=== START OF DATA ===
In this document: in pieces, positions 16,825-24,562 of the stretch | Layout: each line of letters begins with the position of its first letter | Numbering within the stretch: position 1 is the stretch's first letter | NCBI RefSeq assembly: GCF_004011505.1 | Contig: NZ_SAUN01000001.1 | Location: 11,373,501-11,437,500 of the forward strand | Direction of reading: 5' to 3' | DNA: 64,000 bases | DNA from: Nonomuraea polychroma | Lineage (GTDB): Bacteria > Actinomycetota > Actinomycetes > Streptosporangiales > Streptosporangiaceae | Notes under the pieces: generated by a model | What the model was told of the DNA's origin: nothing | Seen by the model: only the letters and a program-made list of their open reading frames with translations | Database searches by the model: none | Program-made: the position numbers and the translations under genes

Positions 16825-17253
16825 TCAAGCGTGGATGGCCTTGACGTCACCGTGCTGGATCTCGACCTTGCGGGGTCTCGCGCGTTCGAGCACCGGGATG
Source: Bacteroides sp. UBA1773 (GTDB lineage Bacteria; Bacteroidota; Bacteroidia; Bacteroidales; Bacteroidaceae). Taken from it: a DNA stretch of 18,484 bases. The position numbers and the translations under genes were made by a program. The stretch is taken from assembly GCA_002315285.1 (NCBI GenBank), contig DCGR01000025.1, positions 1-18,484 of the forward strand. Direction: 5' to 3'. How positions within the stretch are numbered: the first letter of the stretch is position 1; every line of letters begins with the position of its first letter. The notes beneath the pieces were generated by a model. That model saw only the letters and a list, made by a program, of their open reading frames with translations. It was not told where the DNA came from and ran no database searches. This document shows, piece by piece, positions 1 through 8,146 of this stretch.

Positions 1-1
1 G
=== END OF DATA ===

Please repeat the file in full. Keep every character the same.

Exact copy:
In this document: in pieces, positions 16,825-24,562 of the stretch | Layout: each line of letters begins with the position of its first letter | Numbering within the stretch: position 1 is the stretch's first letter | NCBI RefSeq assembly: GCF_004011505.1 | Contig: NZ_SAUN01000001.1 | Location: 11,373,501-11,437,500 of the forward strand | Direction of reading: 5' to 3' | DNA: 64,000 bases | DNA from: Nonomuraea polychroma | Lineage (GTDB): Bacteria > Actinomycetota > Actinomycetes > Streptosporangiales > Streptosporangiaceae | Notes under the pieces: generated by a model | What the model was told of the DNA's origin: nothing | Seen by the model: only the letters and a program-made list of their open reading frames with translations | Database searches by the model: none | Program-made: the position numbers and the translations under genes

Positions 16825-17253
16825 TCAAGCGTGGATGGCCTTGACGTCACCGTGCTGGATCTCGACCTTGCGGGGTCTCGCGCGTTCGAGCACCGGGATG
Source: Bacteroides sp. UBA1773 (GTDB lineage Bacteria; Bacteroidota; Bacteroidia; Bacteroidales; Bacteroidaceae). Taken from it: a DNA stretch of 18,484 bases. The position numbers and the translations under genes were made by a program. The stretch is taken from assembly GCA_002315285.1 (NCBI GenBank), contig DCGR01000025.1, positions 1-18,484 of the forward strand. Direction: 5' to 3'. How positions within the stretch are numbered: the first letter of the stretch is position 1; every line of letters begins with the position of its first letter. The notes beneath the pieces were generated by a model. That model saw only the letters and a list, made by a program, of their open reading frames with translations. It was not told where the DNA came from and ran no database searches. This document shows, piece by piece, positions 1 through 8,146 of this stretch.

Positions 1-1
1 G